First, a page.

Most high school athletes across America share one common aspiration: play their sport at the next level in college. For a select number of fortunate athletes, that dream becomes a reality when they commit to a school and sign their letter of intent. But are they really fortunate? College athletics are oftentimes not as glamorous as one would think. The transition to college is not a walk in the park, but add a rigorous summer conditioning program, two-a-days everyday, and the pressures of coaches you have yet to impress, and you have a recipe for disaster. What Made Maddy Run by Kate Fagan shows just that.
Children have strived for years to make their parents, teachers and coaches proud of them. Kids have come to practice Monday,Tuesday,Wednesday,Thursday, and Friday to get better, while their academics are suffering. Students have pushed their bodies to the limits, causing extreme injury that will hold them back from sports in the future. Student athletes are not getting the opportunity to play multiple sports during the year, because they are expected to spelize in one sport and focus on it year round, leaving no opportunity to play other sports or do other activities. Youth sports are becoming too intense for young children to keep up with.
Growing up school was never my forte, but I was always taught to be a student-athlete, not just an athlete. And it never made since to me until I got into my junior year in high school when I had to miss football games due to my grades. I always tell myself to live and abide by these quotes, which are: “Those to the left and right of you are who you will most likely to become, so surround yourself around those of the same goals and interest as yourself”. “Success is what you make it”. “You are not finished when you lose, you are only finished when you quit”. “The task ahead of you is never as great as the strength within you”. I live by these quotes each day which shapes up of who I am. If I start something I must always finish and give it my all, whether it’s on the field and off the field. To give one-hundred percent in a game and in the classroom, that winners never quit, and quitters never win. Whether I win or lose, as long as I gave it my all, then that’s all that matters. So who am I? I am a believer, that if you put your mind to it, you can achieve anything in life, as long as you put God first, and give it your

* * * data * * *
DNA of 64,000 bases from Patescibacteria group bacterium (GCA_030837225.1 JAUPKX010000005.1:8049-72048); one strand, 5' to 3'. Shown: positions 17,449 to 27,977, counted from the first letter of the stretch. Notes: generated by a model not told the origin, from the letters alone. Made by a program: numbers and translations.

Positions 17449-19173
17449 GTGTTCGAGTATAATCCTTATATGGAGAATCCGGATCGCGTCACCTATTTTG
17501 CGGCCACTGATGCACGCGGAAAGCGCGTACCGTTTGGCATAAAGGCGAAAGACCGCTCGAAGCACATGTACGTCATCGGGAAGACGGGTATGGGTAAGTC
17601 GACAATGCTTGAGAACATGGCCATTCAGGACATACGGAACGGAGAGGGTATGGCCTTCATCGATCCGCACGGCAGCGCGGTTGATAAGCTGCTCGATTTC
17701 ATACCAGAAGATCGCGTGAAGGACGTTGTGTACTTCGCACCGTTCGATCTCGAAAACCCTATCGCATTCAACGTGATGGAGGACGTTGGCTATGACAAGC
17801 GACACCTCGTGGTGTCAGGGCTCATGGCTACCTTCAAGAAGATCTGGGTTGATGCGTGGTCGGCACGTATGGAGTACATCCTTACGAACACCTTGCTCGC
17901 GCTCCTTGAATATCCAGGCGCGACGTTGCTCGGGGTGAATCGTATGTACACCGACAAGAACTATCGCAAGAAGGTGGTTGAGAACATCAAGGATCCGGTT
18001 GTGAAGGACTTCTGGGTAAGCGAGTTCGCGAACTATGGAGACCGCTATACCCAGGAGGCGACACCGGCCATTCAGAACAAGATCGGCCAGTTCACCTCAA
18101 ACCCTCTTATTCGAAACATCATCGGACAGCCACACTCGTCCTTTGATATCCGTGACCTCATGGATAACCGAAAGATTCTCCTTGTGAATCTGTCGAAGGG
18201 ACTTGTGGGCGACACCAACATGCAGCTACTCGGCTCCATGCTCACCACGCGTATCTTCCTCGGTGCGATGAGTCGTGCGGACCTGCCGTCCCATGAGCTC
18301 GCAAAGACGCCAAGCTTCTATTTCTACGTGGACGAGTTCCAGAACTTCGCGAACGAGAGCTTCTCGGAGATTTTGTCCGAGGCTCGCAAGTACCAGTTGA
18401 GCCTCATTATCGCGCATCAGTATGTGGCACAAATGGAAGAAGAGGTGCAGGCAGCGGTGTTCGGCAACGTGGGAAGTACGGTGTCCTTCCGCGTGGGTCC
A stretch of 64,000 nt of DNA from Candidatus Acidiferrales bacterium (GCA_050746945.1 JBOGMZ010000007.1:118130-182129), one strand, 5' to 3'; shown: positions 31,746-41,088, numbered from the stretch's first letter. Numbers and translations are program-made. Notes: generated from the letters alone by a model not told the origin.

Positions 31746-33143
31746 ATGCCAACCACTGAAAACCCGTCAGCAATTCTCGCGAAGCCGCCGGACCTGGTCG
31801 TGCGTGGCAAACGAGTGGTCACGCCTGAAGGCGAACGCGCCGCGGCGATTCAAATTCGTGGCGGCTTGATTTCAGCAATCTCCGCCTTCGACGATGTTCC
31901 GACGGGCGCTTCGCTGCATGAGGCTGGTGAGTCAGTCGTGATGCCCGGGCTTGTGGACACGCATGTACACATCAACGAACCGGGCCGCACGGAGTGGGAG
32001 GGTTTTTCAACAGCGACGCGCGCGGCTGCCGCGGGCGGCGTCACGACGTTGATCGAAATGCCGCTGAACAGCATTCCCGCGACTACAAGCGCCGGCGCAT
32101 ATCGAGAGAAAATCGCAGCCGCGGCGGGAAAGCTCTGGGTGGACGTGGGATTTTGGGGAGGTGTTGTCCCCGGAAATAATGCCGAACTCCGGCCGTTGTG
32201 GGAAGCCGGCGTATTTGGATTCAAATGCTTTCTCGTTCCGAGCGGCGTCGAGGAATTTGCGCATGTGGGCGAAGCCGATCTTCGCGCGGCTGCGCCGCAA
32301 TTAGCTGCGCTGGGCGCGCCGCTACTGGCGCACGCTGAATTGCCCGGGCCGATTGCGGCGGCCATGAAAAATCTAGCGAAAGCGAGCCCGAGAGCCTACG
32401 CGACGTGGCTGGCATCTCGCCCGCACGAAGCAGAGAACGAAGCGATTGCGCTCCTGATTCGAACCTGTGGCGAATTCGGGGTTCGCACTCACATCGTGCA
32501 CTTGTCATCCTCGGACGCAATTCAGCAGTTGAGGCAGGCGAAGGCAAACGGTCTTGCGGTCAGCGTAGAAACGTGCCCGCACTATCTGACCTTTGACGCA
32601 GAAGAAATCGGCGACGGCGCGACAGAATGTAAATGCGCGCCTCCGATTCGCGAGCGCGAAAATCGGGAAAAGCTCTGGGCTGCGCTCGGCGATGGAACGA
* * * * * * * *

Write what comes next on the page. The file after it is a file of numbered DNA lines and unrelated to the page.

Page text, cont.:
Not every college athlete makes it professionally, which means that many athletes needs to prepare for a career in something else. Injuries cut athletes careers short, even among thoses who become professional. By providing scholarship to many people who would not otherwise be able to attend college, college athletes do a great service in our country. College athletics are important and worthwhile because they contribute immeasurably to the pleasure that students get from attending college.
Through the adversities that accompany senior year, I have worked hard to propel my academic career, develop my leadership, and to have a successful soccer season. I recently had a conversation with the instructional superintendent, Anthony Smith, and he equated high school with a 400 meter race. As the race concludes and fatigue attacks, I continue to sprint towards my objectives. In the first semester, I applied to seven universities and I was admitted to all of them. I decided and committed to Colorado State University. As it stands I will be a first generation student. This accomplishment is meaningful to me because my parents have invested so much in me to get me where I am today. This accomplishment allows me be a positive role model
Mental health is an important factor for a successful life. People have different perspectives on the impacts it can have. It all depends on how sports is used and seen. Team sports bring many random people, who probably do not know each other together, by practicing and participating in team activities. You might get closer to some teammates, making a forever lasting friendship. You feel relaxed when you're with your friends, and when you're doing something that you enjoy doing. However, one side reasons why sports bring many together and connect is maybe they might want the same goal at the end to win a event or make a meaningful memory with others. By participating in a sport, or multiple sports, it can have a positive impact on one’s
Have you wondered why many athletes who deal with serious problems, seem to succeed? Their success is mostly the result of a the sport psychologist, who is working with them to improve their mental state. Sport psychologists take a caring approach on personal and public matters. Studies have shown the various outcomes of using a sport psychologist, in many different sports. This is why there is usually a person behind the athlete in any sport, whether it is a sport psychologist and or a role model. A sport psychologist can determine your state of mind, and evaluate it. This process has caused the conclusions of many studies, to help those in an unhealthy state. In a sense, you must certainly trust a sport psychologist to deal with your personal thoughts. Additionally, the person seeking help is benefiting from the psychologist. In today’s society, we are mostly working together for the greater good. However, the path to a sport psychologist can be